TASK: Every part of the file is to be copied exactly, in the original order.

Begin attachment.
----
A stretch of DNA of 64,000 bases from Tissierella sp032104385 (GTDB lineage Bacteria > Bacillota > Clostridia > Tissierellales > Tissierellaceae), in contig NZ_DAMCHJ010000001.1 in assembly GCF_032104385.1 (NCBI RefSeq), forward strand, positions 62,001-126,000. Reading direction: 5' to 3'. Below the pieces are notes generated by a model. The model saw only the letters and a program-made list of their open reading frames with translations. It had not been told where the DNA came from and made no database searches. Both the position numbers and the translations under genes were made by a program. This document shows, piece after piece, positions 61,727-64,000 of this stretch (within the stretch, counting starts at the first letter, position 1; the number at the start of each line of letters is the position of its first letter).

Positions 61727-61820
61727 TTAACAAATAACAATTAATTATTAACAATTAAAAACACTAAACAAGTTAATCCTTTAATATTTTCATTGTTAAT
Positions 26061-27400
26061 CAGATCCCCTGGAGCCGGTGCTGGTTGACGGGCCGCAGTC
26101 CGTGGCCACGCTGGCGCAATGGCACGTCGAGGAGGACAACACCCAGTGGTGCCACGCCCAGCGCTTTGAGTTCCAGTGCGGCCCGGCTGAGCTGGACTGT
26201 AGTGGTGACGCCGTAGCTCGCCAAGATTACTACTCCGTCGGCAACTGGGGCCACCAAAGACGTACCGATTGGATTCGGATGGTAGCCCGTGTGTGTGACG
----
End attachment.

A stretch of DNA of 64,000 bases from Tissierella sp032104385 (GTDB lineage Bacteria > Bacillota > Clostridia > Tissierellales > Tissierellaceae), in contig NZ_DAMCHJ010000001.1 in assembly GCF_032104385.1 (NCBI RefSeq), forward strand, positions 62,001-126,000. Reading direction: 5' to 3'. Below the pieces are notes generated by a model. The model saw only the letters and a program-made list of their open reading frames with translations. It had not been told where the DNA came from and made no database searches. Both the position numbers and the translations under genes were made by a program. This document shows, piece after piece, positions 61,727-64,000 of this stretch (within the stretch, counting starts at the first letter, position 1; the number at the start of each line of letters is the position of its first letter).

Positions 61727-61820
61727 TTAACAAATAACAATTAATTATTAACAATTAAAAACACTAAACAAGTTAATCCTTTAATATTTTCATTGTTAAT
Positions 26061-27400
26061 CAGATCCCCTGGAGCCGGTGCTGGTTGACGGGCCGCAGTC
26101 CGTGGCCACGCTGGCGCAATGGCACGTCGAGGAGGACAACACCCAGTGGTGCCACGCCCAGCGCTTTGAGTTCCAGTGCGGCCCGGCTGAGCTGGACTGT
26201 AGTGGTGACGCCGTAGCTCGCCAAGATTACTACTCCGTCGGCAACTGGGGCCACCAAAGACGTACCGATTGGATTCGGATGGTAGCCCGTGTGTGTGACG